Using and disclosing patient information for direct care
Disclosures about patients who lack capacity to consent
You must work on the presumption that every adult patient has the capacity to make decisions about the disclosure of their personal information. You must not assume a patient lacks capacity to make a decision solely because of their age, disability, appearance, behaviour, medical condition (including mental illness), beliefs, apparent inability to communicate, or because they make a decision you disagree with.
You must assess a patient’s capacity to make a particular decision at the time it needs to be made, recognising that fluctuations in a patient’s condition may affect their ability to understand, retain or weigh up information, or communicate their wishes.
We give detailed advice on assessing a patient’s mental capacity in our guidance Consent: patients and doctors making decisions together. Practical guidance is also given in the Adults with Incapacity (Scotland) Act 2000 and Mental Capacity Act 2005 codes of practice.14
The main provisions of the Mental Capacity Act (Northern Ireland) 2016 have not yet come into force. The common law duty to act in the best interests of a patient who lacks capacity to consent therefore continues until the Act is commenced.
Considering the disclosure
You may disclose personal information if it is of overall benefit to patient who lacks the capacity to consent. When making the decision about whether to disclose information about a patient who lacks capacity to consent, you must:
- make the care of the patient your first concern
- respect the patient’s dignity and privacy
- support and encourage the patient to be involved, as far as they want and are able, in decisions about disclosure of their personal information.
You must also consider:
- whether the patient’s lack of capacity is permanent or temporary and, if temporary, whether the decision to disclose could reasonably wait until they regain capacity
- any evidence of the patient’s previously expressed preferences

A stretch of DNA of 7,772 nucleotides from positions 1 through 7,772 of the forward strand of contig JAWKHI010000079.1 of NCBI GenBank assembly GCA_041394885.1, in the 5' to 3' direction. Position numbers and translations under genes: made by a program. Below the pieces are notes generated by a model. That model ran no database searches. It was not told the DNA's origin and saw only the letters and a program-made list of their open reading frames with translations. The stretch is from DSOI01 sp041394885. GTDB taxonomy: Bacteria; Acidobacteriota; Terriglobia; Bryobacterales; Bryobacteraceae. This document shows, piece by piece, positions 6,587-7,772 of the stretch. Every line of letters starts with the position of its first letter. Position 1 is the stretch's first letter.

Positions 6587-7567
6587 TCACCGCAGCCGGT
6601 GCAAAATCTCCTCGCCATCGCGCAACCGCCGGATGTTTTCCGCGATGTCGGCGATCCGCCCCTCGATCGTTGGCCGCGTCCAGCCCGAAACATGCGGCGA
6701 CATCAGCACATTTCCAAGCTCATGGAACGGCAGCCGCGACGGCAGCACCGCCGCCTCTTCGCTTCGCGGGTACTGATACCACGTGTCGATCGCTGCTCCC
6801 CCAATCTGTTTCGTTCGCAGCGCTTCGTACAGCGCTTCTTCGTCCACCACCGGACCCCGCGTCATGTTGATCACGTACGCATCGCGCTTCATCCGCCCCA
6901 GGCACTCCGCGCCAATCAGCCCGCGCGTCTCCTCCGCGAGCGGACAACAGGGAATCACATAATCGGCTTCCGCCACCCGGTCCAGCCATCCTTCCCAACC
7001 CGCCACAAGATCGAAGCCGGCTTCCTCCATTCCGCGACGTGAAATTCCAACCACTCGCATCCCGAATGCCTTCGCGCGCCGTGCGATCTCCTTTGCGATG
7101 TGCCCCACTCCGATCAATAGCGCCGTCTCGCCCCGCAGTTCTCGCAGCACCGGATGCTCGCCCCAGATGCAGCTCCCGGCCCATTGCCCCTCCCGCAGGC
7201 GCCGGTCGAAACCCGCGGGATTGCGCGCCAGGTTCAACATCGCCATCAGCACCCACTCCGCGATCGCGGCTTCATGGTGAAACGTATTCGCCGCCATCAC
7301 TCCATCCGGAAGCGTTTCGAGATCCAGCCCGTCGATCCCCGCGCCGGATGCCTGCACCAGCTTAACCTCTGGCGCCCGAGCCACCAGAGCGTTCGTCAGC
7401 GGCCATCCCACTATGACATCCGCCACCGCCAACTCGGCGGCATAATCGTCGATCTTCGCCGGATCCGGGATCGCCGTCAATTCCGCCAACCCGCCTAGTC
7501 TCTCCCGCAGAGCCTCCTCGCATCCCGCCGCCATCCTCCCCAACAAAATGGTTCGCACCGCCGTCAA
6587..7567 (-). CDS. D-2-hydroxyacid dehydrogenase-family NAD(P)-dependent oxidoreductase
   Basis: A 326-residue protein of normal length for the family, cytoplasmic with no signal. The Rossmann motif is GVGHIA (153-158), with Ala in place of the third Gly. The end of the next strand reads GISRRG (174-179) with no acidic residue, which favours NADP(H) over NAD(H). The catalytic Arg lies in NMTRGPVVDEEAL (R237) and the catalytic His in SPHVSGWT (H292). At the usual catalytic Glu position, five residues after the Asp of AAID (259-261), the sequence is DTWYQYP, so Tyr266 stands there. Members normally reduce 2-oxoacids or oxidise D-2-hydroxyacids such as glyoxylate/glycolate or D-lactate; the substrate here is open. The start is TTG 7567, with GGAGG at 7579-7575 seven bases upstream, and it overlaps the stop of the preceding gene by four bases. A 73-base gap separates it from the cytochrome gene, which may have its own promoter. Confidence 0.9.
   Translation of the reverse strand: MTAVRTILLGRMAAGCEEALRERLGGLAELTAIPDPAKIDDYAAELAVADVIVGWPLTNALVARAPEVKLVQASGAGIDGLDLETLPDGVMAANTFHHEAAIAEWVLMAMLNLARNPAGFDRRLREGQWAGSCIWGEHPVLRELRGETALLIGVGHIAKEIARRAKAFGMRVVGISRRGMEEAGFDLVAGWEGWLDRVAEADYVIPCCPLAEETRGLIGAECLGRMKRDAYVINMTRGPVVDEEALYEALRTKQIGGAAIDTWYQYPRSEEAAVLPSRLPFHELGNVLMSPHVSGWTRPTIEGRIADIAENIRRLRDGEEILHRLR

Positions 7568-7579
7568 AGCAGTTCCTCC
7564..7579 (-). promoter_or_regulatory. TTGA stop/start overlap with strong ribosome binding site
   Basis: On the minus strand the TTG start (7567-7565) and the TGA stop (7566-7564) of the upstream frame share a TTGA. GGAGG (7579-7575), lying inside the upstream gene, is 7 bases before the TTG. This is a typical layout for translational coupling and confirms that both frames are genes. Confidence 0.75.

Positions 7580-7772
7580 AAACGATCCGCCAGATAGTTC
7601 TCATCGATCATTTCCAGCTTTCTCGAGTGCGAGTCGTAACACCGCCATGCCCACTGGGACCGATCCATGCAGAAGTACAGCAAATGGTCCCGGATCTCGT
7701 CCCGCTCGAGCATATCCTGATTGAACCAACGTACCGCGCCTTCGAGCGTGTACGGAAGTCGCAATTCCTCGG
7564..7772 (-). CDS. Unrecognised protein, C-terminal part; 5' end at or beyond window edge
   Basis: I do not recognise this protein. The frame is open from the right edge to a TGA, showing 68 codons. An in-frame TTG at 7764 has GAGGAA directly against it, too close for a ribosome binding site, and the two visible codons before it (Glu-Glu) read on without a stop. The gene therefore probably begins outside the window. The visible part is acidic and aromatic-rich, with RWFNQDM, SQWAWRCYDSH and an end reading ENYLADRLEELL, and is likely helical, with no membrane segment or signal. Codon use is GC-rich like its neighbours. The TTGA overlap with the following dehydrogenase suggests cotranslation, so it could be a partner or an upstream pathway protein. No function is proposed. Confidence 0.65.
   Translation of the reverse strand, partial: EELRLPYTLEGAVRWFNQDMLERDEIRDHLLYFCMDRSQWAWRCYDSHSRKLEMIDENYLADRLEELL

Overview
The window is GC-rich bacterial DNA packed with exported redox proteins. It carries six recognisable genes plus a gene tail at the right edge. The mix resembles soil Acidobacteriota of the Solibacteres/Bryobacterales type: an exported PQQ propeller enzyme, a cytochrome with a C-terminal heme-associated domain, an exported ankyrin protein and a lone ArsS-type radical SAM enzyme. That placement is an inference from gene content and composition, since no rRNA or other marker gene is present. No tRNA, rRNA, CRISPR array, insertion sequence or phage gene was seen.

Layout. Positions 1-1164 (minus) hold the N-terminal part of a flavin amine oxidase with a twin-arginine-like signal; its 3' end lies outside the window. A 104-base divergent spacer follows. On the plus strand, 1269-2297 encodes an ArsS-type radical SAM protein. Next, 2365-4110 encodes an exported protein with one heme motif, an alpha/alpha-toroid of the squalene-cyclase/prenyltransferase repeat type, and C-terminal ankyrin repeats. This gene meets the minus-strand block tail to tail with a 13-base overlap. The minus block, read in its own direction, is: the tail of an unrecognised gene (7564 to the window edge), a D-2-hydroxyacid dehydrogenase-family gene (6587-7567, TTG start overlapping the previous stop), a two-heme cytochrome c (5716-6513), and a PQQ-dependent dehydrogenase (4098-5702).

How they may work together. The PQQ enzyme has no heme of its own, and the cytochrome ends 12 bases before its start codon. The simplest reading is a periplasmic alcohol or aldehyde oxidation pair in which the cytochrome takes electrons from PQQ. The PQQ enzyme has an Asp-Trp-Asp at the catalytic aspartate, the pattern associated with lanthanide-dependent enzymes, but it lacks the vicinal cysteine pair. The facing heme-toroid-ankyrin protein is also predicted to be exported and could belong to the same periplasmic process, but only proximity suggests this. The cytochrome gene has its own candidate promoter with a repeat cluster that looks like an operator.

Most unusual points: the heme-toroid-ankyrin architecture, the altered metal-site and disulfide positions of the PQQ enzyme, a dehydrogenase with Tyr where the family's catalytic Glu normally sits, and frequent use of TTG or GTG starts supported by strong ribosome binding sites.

- the views of anyone the patient asks you to consult, or who has legal authority to make a decision on their behalf, or has been appointed to represent them
- the views of people close to the patient on the patient’s preferences, feelings, beliefs and values, and whether they consider the proposed disclosure to be of overall benefit to the patient
- what you and the rest of the healthcare team know about the patient’s wishes, feelings, beliefs and values.
You might need to share personal information with a patient’s relatives, friends or carers to enable you to assess the overall benefit to the patient. But that does not mean they have a general right of access to the patient’s records or to be given irrelevant information about, for example, the patient’s past healthcare.
You must share relevant information with anyone who is authorised to make health and welfare decisions on behalf of, or who is appointed to support and represent, a patient who lacks capacity to give consent. This might be a welfare attorney, a court-appointed deputy or guardian, or an independent mental capacity advocate. You should also share information with independent mental health advocates in some circumstances.15
Independent mental health advocates should also be given the information listed in section 130B of the Mental Health Act 1983. Guidance on the roles of independent mental health advocates is given in the Mental Health Act 1983 Code of Practice 2015.
If a patient who lacks capacity asks you not to disclose
If a patient asks you not to disclose personal information about their condition or treatment, and you believe they lack capacity to make that decision, you should try to persuade them to allow an appropriate person to be given relevant information about their care. In some cases, disclosing information will be required or necessary, for example under the provisions of mental health and mental capacity laws (see paragraph 47).
If the patient still does not want you to disclose information, but you consider that it would be of overall benefit to the patient and you believe they lack capacity to make that decision, you may disclose relevant information to an appropriate person or authority. In such cases, you should tell the patient before disclosing the information and, if appropriate, seek and carefully consider the views of an advocate or carer. You must document in the patient’s records your discussions and the reasons for deciding to disclose the information.